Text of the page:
Last updated: April 14, 2020
Cape Nome Mining District Discovery Sites National Historic Landmark
Gold in the Sand
The Nome gold rush of 1900 was one of the last great mining stampedes in the American West. Discovery Claim on Anvil Creek, E.O. Lindbloom Placer Claim, No. 1 on Snow Creek and the Nome Beach make up the Cape Nome Mining District Discovery Sites.
The discovery of gold at Anvil Creek on September 20, 1898, was the first large gold placer strike to be made in Alaska proper. In 1899, miners discovered gold in the sand on Nome Beach. The Nome strikes near the northwestern tip of North America marked the end of the American gold rush trail. Upwards of 20,000 gold hunters came to Nome in 1900. It was the scene of Alaska’s largest gold rush. During the first ten years of intensive placer mining in northwestern Alaska, from 1898 to 1907, nearly 50 million dollars in gold was produced on the Seward Peninsula, and about 75% of the total came from the streams in the Nome region. Though the initial boom was over quickly, Nome remained for several years both the largest community in Alaska, and the center of the richest mining district in the north.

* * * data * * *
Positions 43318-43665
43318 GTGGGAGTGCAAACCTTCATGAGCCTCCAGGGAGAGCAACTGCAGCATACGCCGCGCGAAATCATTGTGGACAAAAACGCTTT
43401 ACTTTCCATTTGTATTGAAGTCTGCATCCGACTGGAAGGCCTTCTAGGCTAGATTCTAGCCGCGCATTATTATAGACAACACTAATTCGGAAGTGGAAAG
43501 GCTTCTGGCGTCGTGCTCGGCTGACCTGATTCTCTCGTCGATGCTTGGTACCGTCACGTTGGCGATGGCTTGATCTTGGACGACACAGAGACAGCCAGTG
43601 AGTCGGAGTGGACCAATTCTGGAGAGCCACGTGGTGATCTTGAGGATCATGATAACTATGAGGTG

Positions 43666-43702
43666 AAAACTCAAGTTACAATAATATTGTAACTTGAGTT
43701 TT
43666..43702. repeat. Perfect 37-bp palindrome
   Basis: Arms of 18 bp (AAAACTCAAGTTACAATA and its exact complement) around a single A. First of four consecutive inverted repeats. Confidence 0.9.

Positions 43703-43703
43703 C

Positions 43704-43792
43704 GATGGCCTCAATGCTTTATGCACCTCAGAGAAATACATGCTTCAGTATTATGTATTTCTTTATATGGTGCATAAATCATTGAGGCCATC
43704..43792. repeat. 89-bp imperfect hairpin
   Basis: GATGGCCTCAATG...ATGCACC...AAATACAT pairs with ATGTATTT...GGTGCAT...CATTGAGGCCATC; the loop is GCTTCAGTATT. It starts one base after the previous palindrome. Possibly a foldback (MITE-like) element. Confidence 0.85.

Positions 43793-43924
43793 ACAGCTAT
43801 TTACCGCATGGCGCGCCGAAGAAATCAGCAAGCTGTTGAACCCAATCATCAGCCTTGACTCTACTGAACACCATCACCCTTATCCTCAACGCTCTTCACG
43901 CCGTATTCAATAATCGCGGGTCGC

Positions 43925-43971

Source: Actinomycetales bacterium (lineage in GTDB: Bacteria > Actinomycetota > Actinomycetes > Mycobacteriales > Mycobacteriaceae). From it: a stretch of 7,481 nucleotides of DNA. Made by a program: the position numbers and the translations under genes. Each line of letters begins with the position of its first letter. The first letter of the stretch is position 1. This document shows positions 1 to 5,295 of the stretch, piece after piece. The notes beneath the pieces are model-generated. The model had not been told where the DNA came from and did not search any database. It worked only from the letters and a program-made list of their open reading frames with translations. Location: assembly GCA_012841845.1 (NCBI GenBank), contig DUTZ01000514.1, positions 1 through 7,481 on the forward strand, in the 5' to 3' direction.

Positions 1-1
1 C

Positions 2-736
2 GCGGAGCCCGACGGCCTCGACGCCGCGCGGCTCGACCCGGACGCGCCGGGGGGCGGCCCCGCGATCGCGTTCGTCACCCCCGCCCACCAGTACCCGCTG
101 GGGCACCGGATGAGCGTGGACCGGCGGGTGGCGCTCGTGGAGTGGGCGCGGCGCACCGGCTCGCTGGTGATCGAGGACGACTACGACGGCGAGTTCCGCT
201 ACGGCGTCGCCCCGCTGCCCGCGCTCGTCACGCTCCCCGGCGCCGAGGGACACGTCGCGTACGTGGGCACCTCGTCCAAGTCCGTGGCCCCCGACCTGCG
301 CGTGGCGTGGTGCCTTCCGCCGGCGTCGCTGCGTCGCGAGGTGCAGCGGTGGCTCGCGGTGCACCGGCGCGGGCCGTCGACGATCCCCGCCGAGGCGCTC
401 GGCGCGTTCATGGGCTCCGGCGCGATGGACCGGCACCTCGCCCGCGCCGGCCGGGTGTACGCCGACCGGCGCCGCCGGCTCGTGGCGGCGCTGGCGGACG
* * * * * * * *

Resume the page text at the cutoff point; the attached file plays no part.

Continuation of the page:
The Cape Nome Mining District Discovery Sites represent the culminating episode in the national gold rush phenomenon. The resulting rush to Nome in 1899-1900 was Alaska's greatest gold stampede, both in its yield of precious metals and in its influence in increasing the territory's population.
Alaska Goldrush National Historic Landmarks: The Stampede North
Historic Gold Rush Properties at Bering Land Bridge National Preserve
The Great Nome Gold Rush - Smithsonian National Postal Museum
Looking Back: The 1900 Nome Gold Rush - Alaska Historical Society
National Register of Historic Places - Official Nomination Form